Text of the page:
EducationHamil R. Harris

College Presidents Lead Campuses into Fall 2020 Amid Great Uncertainty

It took a 21st-century plague to bring it about but this fall the Howard University Bison, the University of Maryland Terrapins, the Florida State Seminoles, the Florida A&M Rattlers and the University of Michigan Wolverines all make the same noise: silence.

And the same silence blankets many libraries, science labs and concert halls of academic powerhouses that dominate U.S. higher education in early September as the nation stumbles into a school year racked by twin fears of the coronavirus and racially-tinged civil unrest on the verge of a presidential election.

“The fall semester opens in the shadow of the anniversary of Dr. Martin Luther King Jr.’s ‘I Have A Dream’ speech and, tragically, in the wake of more senseless violence against Black lives, ” said Darryl J. Pines, incoming president of the University of Maryland, who is African American.

In an Aug. 28 “Welcome Back” letter to students and faculty, Pines said the twin pandemics “have reminded us of two indelible truths. We must fight for the change we want. And we must be united in that fight if we are to persevere.”

Figuring out how to carry on has meant deciding whether classes will meet in person or online. Morgan State University is mostly online. Some of Maryland’s classes are meeting in person. And parents said they are standing by to scurry to campus and retrieve offspring in case there’s a repeat of March’s abrupt campus shutdowns.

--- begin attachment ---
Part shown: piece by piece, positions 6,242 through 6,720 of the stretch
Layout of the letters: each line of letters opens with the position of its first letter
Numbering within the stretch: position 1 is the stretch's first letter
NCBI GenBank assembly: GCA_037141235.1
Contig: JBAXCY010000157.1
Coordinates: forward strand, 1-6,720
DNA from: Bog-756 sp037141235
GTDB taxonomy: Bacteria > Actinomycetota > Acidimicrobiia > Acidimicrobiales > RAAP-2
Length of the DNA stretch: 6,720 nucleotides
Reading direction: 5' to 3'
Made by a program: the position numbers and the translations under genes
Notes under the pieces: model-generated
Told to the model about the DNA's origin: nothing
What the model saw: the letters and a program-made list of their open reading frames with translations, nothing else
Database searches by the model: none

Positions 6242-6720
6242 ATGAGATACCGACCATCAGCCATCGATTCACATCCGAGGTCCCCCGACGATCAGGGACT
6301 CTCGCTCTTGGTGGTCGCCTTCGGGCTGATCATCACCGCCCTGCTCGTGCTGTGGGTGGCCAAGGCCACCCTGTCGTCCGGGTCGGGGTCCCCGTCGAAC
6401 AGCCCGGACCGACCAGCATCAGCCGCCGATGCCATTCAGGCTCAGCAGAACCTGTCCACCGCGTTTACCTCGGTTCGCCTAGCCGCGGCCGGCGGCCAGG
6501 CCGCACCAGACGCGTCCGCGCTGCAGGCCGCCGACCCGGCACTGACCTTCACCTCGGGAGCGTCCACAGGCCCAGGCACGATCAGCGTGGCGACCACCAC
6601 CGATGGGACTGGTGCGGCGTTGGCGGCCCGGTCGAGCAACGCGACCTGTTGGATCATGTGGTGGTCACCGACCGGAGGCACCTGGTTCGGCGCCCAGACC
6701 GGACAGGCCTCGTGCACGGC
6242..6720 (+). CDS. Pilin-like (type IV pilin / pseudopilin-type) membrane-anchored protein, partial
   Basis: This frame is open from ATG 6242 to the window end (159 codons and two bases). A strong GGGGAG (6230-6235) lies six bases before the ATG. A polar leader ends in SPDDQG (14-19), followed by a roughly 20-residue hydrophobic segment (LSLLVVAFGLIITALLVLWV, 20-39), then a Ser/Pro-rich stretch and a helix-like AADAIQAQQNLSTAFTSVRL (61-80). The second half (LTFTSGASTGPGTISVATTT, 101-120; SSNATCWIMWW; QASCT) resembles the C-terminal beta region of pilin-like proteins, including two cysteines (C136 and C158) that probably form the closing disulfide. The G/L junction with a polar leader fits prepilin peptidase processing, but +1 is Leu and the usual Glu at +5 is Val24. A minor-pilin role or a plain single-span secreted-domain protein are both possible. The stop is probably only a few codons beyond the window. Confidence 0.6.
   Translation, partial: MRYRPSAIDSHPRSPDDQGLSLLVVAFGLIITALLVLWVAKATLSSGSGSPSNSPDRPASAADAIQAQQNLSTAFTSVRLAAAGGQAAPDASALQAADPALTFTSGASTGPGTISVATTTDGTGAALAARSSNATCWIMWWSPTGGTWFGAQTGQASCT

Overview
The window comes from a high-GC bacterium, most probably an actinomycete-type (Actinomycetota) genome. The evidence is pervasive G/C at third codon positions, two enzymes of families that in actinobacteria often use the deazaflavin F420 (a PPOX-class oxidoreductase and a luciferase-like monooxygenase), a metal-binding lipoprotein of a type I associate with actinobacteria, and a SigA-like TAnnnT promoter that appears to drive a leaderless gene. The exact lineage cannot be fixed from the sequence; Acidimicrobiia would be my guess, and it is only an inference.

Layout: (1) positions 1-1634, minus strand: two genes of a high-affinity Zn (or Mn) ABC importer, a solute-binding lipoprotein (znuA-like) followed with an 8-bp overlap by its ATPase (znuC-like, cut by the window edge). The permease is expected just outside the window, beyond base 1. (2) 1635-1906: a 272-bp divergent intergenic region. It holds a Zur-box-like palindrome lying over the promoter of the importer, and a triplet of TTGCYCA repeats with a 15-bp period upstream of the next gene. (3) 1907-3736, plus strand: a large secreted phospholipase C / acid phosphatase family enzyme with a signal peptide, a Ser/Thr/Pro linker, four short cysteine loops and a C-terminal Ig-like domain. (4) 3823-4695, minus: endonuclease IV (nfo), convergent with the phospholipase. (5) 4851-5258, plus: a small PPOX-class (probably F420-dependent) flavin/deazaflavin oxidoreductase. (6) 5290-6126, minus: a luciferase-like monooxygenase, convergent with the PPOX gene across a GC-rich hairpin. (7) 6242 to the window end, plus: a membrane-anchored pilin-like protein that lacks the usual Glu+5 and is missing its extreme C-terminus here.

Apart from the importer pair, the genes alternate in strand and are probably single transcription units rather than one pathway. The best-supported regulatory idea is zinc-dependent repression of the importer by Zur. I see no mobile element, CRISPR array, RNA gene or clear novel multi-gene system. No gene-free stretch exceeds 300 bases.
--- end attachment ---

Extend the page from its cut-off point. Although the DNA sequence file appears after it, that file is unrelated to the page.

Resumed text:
Last week the University of Maryland suspended all athletic training for its college players after 46 of then tested positive for Covid-19 out of more than 500 who were tested. Currently online faculty must undergo regular testing and self-monitoring and the same procedures are taking place at Howard, Bowie State and the other major Washington area colleges.

“My goal is to make sure we do our part to create the most meaningful remote learning environment and maintain a safe campus for the day you ultimately set foot on the Hilltop,” Frederick said. “However, I need you to also do your part in your circle of influence by following the necessary Centers for Disease Control and Prevention (CDC) guidelines to wear your mask, wash your hands frequently and keep your distance when in public places.”

Some colleges are getting used to uncertainty and disruptions. Frederick, who is a physician as well as a college president, said, despite the spread of the coronavirus pandemic “Howard University has never wavered in the pursuit of its mission of service.  We set up two COVID-19 testing centers in underserved parts of Ward 7 and 8 to bridge the gap and bring testing resources to the most vulnerable.”

Student life as most students have known it is almost non-existent, according to Tai Talbot, a senior at Delaware State University. “They (the school faculty) created time slots for lunch. The café will be open but now one will be able to sit down and talk to their friends; they’re doing a take-out lunch kind of deal. Clubs and Organizations will be pushed back to the spring semester and homecoming will be pushed back until April or May.”